We reported to the assistance desk at Eurostar. The price difference between the child’s ticket and the adult was only around £3.00 and the woman at the ticket counter didn’t want the difference. Eurostar books disabled passengers and one companion (me!) on to Premier Standard at the same price as Standard, and we were escorted through to security. The guard gave me a light stick (think small light sabre, flashing yellow, but sadly made of plastic rather than a laser) to hold aloft in warning whilst the ramp was deployed. I muttered, ‘Give me your tired, your poor, your huddled masses…’ as I struck up a Statue of Liberty pose. Rowan boarded, and in the carriage there was a large space for their wheelchair and a seat for me on the other side of the table.
Lunch and drinks were served at our seat as we went through the Channel Tunnel. On the other side, we emerged into grey skies and France. The countryside didn’t actually look that different to what we’d left behind in England.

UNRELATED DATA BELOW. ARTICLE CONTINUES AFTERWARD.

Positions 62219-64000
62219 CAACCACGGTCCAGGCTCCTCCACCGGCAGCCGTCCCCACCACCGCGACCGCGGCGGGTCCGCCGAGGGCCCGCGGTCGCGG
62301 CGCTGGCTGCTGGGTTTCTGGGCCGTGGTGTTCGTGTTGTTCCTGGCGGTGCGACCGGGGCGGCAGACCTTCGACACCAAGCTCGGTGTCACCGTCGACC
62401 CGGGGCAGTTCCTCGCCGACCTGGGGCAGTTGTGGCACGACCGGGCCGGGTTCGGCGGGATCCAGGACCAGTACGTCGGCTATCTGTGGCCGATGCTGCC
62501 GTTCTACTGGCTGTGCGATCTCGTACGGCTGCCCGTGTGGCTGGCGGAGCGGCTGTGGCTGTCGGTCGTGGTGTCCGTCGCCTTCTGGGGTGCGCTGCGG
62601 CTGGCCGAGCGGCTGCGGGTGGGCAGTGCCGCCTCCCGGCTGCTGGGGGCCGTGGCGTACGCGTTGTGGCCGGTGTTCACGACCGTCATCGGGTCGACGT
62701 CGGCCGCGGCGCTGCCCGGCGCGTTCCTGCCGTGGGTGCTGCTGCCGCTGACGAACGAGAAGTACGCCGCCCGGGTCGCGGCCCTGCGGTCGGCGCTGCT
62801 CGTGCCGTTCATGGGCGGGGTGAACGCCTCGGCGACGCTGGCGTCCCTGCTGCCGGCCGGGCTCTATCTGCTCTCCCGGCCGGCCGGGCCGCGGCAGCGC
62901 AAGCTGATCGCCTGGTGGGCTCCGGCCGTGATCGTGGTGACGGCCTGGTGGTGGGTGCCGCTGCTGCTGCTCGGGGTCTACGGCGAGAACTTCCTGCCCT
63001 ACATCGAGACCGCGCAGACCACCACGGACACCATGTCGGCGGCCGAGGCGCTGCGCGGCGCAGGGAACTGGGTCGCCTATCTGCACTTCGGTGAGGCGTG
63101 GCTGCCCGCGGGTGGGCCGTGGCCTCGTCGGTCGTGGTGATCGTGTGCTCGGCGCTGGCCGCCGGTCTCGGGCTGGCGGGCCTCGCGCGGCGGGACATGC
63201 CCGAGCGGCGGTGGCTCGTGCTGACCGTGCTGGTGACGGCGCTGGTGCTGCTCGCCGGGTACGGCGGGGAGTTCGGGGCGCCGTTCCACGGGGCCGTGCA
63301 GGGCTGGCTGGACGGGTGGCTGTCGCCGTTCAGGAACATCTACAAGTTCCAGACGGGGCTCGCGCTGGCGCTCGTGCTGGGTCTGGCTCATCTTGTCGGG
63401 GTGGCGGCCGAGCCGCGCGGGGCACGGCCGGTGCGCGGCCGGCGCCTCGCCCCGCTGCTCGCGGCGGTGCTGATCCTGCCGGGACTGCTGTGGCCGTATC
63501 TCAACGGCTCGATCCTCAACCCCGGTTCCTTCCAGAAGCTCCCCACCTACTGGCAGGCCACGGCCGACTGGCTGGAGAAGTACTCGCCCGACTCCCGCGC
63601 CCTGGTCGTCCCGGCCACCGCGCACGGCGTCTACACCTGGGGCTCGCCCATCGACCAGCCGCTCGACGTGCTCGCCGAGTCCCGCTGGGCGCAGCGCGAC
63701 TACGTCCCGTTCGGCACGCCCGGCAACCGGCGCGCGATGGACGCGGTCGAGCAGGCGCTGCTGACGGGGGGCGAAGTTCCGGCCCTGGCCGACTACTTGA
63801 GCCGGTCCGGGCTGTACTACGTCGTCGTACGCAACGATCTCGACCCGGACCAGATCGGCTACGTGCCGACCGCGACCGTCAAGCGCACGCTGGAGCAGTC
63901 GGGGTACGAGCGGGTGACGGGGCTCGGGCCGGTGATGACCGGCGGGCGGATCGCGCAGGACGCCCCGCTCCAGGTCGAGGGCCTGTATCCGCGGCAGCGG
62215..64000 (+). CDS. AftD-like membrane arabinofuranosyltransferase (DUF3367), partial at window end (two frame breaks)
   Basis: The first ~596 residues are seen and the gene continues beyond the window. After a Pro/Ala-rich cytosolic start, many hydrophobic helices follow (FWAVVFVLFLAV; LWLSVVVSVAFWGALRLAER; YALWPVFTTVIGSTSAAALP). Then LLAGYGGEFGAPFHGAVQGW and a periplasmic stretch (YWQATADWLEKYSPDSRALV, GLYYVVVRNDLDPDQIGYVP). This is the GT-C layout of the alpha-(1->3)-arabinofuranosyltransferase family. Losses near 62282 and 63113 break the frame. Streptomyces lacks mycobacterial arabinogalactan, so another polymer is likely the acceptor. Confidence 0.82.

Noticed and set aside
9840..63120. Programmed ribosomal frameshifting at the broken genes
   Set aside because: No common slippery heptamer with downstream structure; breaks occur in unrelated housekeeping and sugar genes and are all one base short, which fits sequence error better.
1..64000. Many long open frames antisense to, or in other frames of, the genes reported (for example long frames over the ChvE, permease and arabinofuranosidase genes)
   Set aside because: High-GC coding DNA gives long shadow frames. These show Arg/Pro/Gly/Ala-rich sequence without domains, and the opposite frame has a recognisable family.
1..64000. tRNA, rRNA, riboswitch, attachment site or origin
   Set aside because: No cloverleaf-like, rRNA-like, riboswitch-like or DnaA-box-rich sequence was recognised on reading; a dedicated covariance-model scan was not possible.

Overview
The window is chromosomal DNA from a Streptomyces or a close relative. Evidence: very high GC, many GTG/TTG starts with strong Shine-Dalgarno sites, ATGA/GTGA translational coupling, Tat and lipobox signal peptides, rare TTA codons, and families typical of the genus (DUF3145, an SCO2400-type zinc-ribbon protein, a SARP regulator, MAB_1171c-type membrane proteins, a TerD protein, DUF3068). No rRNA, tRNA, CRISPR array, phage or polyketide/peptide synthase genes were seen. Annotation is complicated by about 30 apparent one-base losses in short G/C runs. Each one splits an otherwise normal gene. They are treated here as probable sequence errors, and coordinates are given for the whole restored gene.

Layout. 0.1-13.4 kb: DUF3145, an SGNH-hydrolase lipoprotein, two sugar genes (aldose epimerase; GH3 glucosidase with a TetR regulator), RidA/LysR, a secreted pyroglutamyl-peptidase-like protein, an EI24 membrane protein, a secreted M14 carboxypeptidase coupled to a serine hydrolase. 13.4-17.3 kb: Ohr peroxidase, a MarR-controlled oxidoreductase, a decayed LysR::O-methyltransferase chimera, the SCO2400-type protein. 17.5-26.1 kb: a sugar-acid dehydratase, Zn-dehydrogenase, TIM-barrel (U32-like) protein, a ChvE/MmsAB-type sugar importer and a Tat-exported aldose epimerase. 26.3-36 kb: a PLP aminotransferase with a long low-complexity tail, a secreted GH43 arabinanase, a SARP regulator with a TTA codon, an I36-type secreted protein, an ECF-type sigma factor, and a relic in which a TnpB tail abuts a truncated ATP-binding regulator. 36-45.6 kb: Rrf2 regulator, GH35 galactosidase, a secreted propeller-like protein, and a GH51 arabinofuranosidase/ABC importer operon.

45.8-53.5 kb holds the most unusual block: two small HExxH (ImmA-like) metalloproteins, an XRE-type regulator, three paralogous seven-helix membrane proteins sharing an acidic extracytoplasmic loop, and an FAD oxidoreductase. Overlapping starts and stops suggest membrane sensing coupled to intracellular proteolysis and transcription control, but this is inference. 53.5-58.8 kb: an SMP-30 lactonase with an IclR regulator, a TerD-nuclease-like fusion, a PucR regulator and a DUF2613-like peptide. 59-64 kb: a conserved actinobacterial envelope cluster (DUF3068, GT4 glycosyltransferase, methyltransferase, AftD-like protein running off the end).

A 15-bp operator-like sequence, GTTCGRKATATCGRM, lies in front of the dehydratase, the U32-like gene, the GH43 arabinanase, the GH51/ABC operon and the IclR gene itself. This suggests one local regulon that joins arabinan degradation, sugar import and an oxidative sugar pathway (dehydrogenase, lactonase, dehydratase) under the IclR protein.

At Brussels we left the train (ramp provided) and had two hours in the station. I lost the group during a trip to the loo, and found them sitting near a waffle place. Numerous members decided that it was only right and correct to have a Belgium waffle whilst in Belgium, and chocolate topping was the most popular choice.
An assistance man saw us and dropped by to speak to Rowan. He explained that no one had advised the station personnel that we had need of assistance, but he would return to help.
Around twenty minutes before our train was due to depart, the rest of the group set off for the platform. I became increasingly anxious when our helper did not reappear, so we agreed to head up to the platform ourselves. Once there, another man emerged. He found a ramp, but kept expressing concern that we might not have assistance in Köln. We were perplexed about this. It wasn’t like we were going to abandon the next part of the train journey. ‘One step at a time,’ I said. ‘We’ll work it out when we get there.’ What also really bothered me is that the guard addressed all his comments to me, rather than to Rowan, even though they were able to converse with him in French and I could not.